UPDATE: Midnight Syndicate got in touch with me to share some details about the album’s origins. It turns out many people who play Zombies!!! have been using Midnight Syndicate albums as background music for many years. This led to plans for a compilation album made up of tracks selected by fans and the game’s designers (along with a few new tracks). But as the project started to take form, it was soon realized more original material was needed to create the proper mood demanded by the game’s setting. The final product consists of 9 new tracks, 4 favorites from past albums and 5 newly recorded takes on old favorites (with new effects added in for good measure).

Special thanks to Entity Productions for the review copy!

Gravedigger’s Local 16 is not to be held responsible for the content on or anything that may occur (be it good or bad) as a result of visiting any links on the above sites (or constructing a project that’s detailed on them). This also applies to the suggestions made here. Attempt at your own discretion.

Music to Haunt By: Dying Within

Grave Tone Productions
Official Site
Dying Within, B@Home Wreckordings 2017

It’s been awhile since I last reviewed one of Grave Tone Productions’ albums, so let’s catch up on their releases. 2015 saw the release of their kid friendly single “Jack the Jack O’ Lantern” and the debut of their short film Who’s There? on YouTube. 2016 brought us Found Remains: Songs from the Grave and now we have the subject of today’s review!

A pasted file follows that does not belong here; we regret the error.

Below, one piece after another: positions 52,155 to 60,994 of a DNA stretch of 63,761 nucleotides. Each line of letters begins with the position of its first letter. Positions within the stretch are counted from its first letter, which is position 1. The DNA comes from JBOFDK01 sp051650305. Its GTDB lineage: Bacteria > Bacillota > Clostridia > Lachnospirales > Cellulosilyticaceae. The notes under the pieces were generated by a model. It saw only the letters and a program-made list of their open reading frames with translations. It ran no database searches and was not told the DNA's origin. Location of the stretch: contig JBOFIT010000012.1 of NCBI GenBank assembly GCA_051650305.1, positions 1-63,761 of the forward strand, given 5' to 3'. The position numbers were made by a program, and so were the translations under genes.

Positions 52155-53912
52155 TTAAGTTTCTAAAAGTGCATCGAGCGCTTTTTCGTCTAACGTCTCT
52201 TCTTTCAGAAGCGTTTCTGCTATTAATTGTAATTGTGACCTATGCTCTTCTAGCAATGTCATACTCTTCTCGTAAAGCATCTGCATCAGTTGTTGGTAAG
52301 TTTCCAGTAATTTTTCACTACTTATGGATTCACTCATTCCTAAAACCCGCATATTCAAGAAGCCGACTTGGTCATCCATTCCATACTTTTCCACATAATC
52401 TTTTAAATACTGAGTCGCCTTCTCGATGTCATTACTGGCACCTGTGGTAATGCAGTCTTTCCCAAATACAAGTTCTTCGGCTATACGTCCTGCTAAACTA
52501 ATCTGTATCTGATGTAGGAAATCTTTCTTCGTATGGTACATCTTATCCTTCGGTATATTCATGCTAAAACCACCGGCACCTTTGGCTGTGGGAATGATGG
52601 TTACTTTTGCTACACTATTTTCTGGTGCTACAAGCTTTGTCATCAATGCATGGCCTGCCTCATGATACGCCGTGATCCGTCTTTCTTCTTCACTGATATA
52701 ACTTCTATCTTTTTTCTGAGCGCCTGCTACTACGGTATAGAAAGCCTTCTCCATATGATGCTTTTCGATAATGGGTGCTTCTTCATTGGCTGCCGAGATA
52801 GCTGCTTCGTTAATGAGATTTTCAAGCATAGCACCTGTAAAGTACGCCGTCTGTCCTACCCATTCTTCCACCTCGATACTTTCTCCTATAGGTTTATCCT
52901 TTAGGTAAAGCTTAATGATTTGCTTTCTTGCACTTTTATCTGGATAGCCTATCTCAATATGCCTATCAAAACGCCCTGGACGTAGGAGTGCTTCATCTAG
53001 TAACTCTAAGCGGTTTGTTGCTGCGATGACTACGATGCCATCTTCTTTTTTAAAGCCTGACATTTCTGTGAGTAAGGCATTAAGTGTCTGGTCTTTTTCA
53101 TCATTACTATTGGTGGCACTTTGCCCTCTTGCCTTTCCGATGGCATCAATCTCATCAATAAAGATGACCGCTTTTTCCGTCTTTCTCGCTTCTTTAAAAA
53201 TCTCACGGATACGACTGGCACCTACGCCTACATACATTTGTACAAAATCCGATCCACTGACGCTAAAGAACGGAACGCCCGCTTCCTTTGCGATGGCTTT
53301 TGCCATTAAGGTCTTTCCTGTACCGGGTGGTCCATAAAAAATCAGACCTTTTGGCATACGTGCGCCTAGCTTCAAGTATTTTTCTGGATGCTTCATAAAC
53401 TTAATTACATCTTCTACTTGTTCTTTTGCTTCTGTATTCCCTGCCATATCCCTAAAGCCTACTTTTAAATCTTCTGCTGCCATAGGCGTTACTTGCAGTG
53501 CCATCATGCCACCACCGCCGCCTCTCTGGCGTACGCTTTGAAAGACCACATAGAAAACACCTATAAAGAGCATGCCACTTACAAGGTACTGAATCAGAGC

The opening track, “Home Is Where the Horror Is,” starts with a message warning about the album’s content. This is soon followed by another warning in Spanish! Low synths, spooky strings and snippets of piano then guitars take over. I realized this was going to be more “rock” than “ambience” once the speedy drums joined in. But it is admittedly very catchy and works as a standalone song. I especially enjoyed the guitar noodlings towards the end. Bursts of guitar open “Death Bed” and some piano work puts in a few brief appearances. There’s interesting use of a guitar and this time the rock feel is backed by eerily ethereal noises. A crackling record effect brings in some wordless female vocals, along with a woman saying a prayer in Spanish. But the guitars, piano and ethereal noises take things back. There’s also some nifty alternating drums and guitars and even the sound of breaking glass! If your haunted attraction has a room where a record player turns itself on, make sure to use this. You can even have one of your performers sneak up on guests as they’re distracted by the radio. “Murder House” is fairly soothing at first. But the soft piano work and strings are briefly interrupted by bursts of guitar work. The piano takes the spotlight for awhile but then guitars and percussion put in a more lasting appearance. Said guitars take on a reverby sound for a bit and the end result reminds me of the soundtrack to an old European horror movie. The guitar work is creepy even when the reverb stops. The creep factor increases once the sinister strings and elegant piano work take over for the ending. “Don’t Open the Door” uses guitars, drums and cymbals to grab the listener’s attention. The voice who warned us about the album’s content return to remark on how every life comes with a death sentence and the instruments take the track back to play us out.